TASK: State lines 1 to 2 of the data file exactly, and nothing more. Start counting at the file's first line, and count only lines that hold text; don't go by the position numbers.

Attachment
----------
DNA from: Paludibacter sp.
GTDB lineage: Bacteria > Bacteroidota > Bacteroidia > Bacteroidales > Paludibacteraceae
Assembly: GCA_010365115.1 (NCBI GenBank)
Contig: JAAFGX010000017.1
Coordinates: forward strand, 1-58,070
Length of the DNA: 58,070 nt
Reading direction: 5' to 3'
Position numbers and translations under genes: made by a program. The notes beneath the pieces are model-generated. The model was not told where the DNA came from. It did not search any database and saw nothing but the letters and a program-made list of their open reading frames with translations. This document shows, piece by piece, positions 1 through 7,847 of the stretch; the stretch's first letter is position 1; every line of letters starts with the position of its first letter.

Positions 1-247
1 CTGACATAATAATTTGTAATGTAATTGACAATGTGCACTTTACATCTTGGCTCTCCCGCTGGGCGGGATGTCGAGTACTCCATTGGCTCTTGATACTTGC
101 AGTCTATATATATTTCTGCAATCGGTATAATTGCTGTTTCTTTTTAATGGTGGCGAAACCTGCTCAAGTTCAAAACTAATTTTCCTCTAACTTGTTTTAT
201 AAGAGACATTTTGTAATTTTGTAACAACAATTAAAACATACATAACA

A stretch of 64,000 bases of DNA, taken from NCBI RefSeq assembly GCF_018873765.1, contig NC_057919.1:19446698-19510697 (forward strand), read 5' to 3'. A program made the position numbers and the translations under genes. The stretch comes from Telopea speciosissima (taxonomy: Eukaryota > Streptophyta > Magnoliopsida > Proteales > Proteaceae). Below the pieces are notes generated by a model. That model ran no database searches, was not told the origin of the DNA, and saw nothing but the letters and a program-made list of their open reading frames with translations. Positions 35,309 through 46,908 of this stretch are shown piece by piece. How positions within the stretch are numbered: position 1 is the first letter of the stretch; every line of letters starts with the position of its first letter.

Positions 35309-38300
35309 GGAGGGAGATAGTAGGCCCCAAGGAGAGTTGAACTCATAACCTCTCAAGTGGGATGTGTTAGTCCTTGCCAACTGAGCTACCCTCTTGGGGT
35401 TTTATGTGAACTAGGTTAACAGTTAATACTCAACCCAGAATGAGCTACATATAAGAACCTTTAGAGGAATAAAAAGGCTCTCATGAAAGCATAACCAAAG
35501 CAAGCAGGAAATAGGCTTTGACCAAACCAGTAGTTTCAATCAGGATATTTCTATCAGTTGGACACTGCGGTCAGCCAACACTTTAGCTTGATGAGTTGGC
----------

DNA from: Paludibacter sp.
GTDB lineage: Bacteria > Bacteroidota > Bacteroidia > Bacteroidales > Paludibacteraceae